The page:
|Sts. Dionysios and Metrophanes of Little Saint Anna's (Feast Day - July 9)|
Saint Metrophanes was the disciple and fellow ascetic of Saint Dionysios the Rhetor. Although the exact time and place of their birth remains unknown, it is likely that they were born toward the end of the fifteenth century.
For a time, Metrophanes lived with his elder Dionysios at the Studion Monastery in Constantinople, but they desired a more intensive life of prayer and solitude. Therefore, they left Constantinople and journeyed to Mount Athos, establishing themselves in a cell near Karyes. There they devoted themselves to prayer, fasting, and vigilance.
Hearing of the wisdom and virtue of Dionysios, many monks were drawn to him, and asked him to be their Elder. He agreed to this with some reluctance, but found that guiding others in the spiritual life left him little time for his own spiritual struggles. With so many people around him his soul was not at peace. Therefore, Dionysios and Metrophanes proceeded into the desert of Mount Athos in search of even greater solitude. Somewhere between the Agia Anna and Katounakia, they found a cave and made it their abode. This would be the future site of Little Saint Anna’s Skete, and they were the first to settle at this place. In that small and humble cave, they lived a godly life which was equal to that of the angels. In their spiritual struggles they fought against the stomach’s need for food, and against the body’s need for sleep. They restricted not only the types of food they ate, but also the amount they consumed at meals. By limiting the amount of time for sleep, they were able to devote themselves more to repentance and prayer.
Dionysios was esteemed as a learned man, earning him the title of Rhetor by the Great Church of Constantinople. He was an especially good calligrapher and writer, and some of his writings can be found at Great Lavra, Little Saint Anna's and other monasteries. He also wrote a book called Kouvaras, which was a guide on how to benefit and train the brethren. The manuscript is preserved in the Skete’s library. Saint Dionysios taught the art of inner watchfulness and noetic prayer, and was himself proficient in them. He rendered many writings of the Holy Fathers into a simpler form of Greek so that ordinary people could understand them. Some of these have been printed in Greek theological publications in modern times. Many of his writings still remain unpublished, however.
Both Saints, though well educated, attained even greater wisdom in the true philosophy of monasticism, which has been called “a life according to the Gospel.” They made such progress in the monastic life, excelling in virtue and holiness, that they became teachers of many holy ascetics. By voluntarily humbling themselves, these Saints were exalted by God, acquiring the richest spiritual gifts and the grace of the Holy Spirit. Just as no one lights a lamp and then covers it, or puts it under a bed, “but sets it on a stand, that those who enter in may see the light” (Lk. 8:16), so the Lord did not permit the virtue of these Saints to remain hidden. The light of their holy life so shone before men that those who beheld it glorified God (Matt. 5:16). Like all-luminous lamps, the Saints shone forth on the Holy Mountain with the radiance of their holiness.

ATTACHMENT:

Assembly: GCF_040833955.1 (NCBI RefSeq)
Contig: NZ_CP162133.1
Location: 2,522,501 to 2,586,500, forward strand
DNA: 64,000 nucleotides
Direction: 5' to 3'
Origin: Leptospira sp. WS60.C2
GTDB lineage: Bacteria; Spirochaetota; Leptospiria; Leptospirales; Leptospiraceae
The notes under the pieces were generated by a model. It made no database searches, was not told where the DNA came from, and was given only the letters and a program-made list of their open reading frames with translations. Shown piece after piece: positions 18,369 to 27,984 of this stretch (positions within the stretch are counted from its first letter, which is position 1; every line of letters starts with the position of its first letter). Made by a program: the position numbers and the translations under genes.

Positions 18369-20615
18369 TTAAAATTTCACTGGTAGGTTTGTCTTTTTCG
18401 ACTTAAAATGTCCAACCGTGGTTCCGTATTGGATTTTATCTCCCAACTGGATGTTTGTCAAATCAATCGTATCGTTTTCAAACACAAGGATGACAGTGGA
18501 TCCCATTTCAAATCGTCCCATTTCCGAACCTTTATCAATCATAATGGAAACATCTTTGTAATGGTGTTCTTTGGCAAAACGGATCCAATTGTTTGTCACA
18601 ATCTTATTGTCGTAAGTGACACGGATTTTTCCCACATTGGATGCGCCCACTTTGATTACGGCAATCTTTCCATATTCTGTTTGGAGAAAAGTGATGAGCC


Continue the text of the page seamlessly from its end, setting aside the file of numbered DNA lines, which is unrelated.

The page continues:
Later, Metrophanes, with the blessing of the Athonite Fathers and of his elder Dionysios, was asked to leave Mount Athos for a time in order to preach the word of God in the neighboring villages occupied by the Ottomans and allow them to go to confession, especially in the Halkidiki area. This is how he became known as the Spiritual Father. It was in Stratoniki where he became acquainted with the famous vision of a man named Demetrios concerning Heaven and Hell, which he recorded. After he had fulfilled this obedience he returned to the Holy Mountain.
According to the ever-memorable Monk Gerasimos Mikragiannanites (of Little Saint Anna’s), the twentieth century hymnographer of the Great Church of Constantinople who composed more than 2,000 services (including the service in honor of Saints Dionysios and Metrophanes), Hieromonk Dionysios fell asleep in the Lord on 6 October 1606, though some say it may have been as early as 1596, and his disciple Saint Metrophanes reposed shortly thereafter. At Little Saint Anna’s, however, both Saint Dionysios and Saint Metrophanes are commemorated on July 9th. In 1956 Monk Gerasimos, after a revelation and vision of these Saints, and with the help of his brotherhood, managed with much labor to clean out their old cell and built a chapel there in their name. Instead of a roof, it has the extension of a rock that covers the cave, and from one point water flows continuously, which the fathers collect and it is given to the pious pilgrims to be sanctified.
Apolytikion in the Third Tone
You consumed the roots of the passions with divine coals, and shown on Athos ascetically, for shining with the unwaning light, you were shown to be equal to the God-bearers, O wise Dionysios, and divine Metrophanes, entreat that great mercy may be granted unto us.
Kontakion in Plagal of the Fourth Tone
As the most-sacred initiates of the Trinity, and equal in standing and communicants with the Venerables, O wise Dionysios with Metrophanes, do not neglect to ever crush the machinations of the evil one against us, that we may cry, Rejoice, O God-bearers.
Rejoice revered dyad of the Venerables, who walked upon the earth blamelessly in life, with Dionysios, and Metrophanes the godly, as divine healers, of the Holy Trinity.